The university gets real life projects for their students and the students get motivating projects and coaching from professionals, not to mention the job if they succeed in their work. And Critical Force Entertainment gets to choose their pick in the future professionals.

    Everybody wins!

  • 3 South East Asia as valuable mobile gaming market

    South East Asia as valuable mobile gaming market logo

    As it is well known, Critical Force Entertainment recently received a $4.5m investment from Korea’s NHN Entertainment.

    But CFE is not the only one. Right now South East Asia is a great market for mobile games, and many games that don’t make it big in anywhere else are doing just fine in SEA.

    But thriving in the SEA market requires a strategy of its own. Johary Mustapha, founder and CEO of Forest Interactive, gave a thorough presentation of how to do that, or at least where to begin.

    Payment considerations

    Firstly, most of the games are sold by third-party stores and access to Google Play Store is not always available. The mobile connections are not always top-notch, and that needs to be taken in consideration in file sizes, for example.

    In most countries there are more cell phones than credit cards, and credit card payments are not well trusted. That is why payment methods may require some thinking.

    Language options and localisation are important things too, when planning on conquering the SEA mobile games market. Language is not a question only for the playing experience and tutorials, but for the support lines, too. Because the customers will call.

    Mustapha kindly recommends finding a good local agency to help with the local specialities.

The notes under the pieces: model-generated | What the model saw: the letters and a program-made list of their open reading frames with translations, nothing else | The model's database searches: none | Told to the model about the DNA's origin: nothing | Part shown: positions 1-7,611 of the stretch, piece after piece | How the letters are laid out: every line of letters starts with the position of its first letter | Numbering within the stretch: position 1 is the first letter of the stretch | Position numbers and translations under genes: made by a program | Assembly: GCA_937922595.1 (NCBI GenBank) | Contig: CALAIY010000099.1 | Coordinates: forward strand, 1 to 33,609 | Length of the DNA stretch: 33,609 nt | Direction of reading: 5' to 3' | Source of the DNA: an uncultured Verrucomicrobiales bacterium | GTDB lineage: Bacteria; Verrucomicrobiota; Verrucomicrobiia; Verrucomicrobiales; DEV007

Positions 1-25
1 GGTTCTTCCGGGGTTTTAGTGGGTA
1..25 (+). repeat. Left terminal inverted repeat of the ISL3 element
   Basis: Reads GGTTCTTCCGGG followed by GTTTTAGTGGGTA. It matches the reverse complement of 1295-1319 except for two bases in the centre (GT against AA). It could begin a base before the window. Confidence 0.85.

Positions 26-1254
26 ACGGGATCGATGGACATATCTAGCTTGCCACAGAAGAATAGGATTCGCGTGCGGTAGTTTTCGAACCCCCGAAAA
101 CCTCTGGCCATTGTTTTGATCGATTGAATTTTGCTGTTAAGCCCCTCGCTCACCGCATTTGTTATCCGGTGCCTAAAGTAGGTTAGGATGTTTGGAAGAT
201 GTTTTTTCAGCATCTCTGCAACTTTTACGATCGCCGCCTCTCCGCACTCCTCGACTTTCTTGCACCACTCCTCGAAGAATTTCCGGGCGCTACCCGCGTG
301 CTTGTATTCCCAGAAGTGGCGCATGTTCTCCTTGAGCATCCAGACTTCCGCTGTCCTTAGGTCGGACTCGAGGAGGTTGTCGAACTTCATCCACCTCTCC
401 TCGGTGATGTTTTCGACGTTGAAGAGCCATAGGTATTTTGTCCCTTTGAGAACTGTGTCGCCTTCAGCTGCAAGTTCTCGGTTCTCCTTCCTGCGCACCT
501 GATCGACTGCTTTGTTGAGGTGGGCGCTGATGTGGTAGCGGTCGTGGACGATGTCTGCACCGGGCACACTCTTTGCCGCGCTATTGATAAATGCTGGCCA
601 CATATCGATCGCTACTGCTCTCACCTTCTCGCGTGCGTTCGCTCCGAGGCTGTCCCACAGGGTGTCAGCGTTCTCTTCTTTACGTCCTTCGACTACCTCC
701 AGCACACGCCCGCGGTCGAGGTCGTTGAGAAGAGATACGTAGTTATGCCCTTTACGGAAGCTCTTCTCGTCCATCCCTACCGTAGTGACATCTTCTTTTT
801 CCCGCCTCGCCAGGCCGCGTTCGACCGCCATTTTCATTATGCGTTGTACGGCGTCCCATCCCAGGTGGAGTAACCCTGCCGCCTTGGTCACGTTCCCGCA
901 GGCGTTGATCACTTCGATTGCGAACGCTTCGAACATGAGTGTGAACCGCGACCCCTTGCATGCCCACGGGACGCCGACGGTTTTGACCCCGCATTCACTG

And one more very important tip: tweak the prices for South East Asia. There are enough possible players to cover the amount lost per purchase if the price is tempting.

  • 4 BLERB!

    BLERB! logo

    On Day Zero, Nordic Game hosted its Game Discovery Contest premiere, where six teams pitched their games. The winner of the contest was announced on Thursday morning.

    Finnish Team Ocmo and their ninja-rope platformer Ocmo won the contest and gets to participate in the Game Discovery Contest finals at Nordic Game 2017 in Malmö. Congratulations, Team Ocmo!

    The octopus-like blob went straight to the hearts of the audience too. We had the pleasure of playing the game during the event; its touch-only controls and physics-based movement takes a minute or two to learn, but represents fun and addictive gameplay once mastered.

    The artwork and audio are distinctive and amusing. Ocmo’s sound, “blerb”, was both seen on the Twitter feed and heard in the crowd every now and then during the event. Ocmo will be released for iOS later this year.

    See you next year

    Every conference is a great possibility for networking, meeting colleagues, possible partners and affiliates.

    So in addition to all this informative chat, Northern Game Summit has found a reputation as an intimate and friendly event with great parties, despite being on the smaller side.

    The event offered a Business Mixer evening for networking which included invited professionals from the Finnish film and music scenes as well as games.

    The venue limits the amount of tickets to less than 500 per day so it was very busy this year - the event was sold out well in advance. 2017 details will be available at the NGS website soon.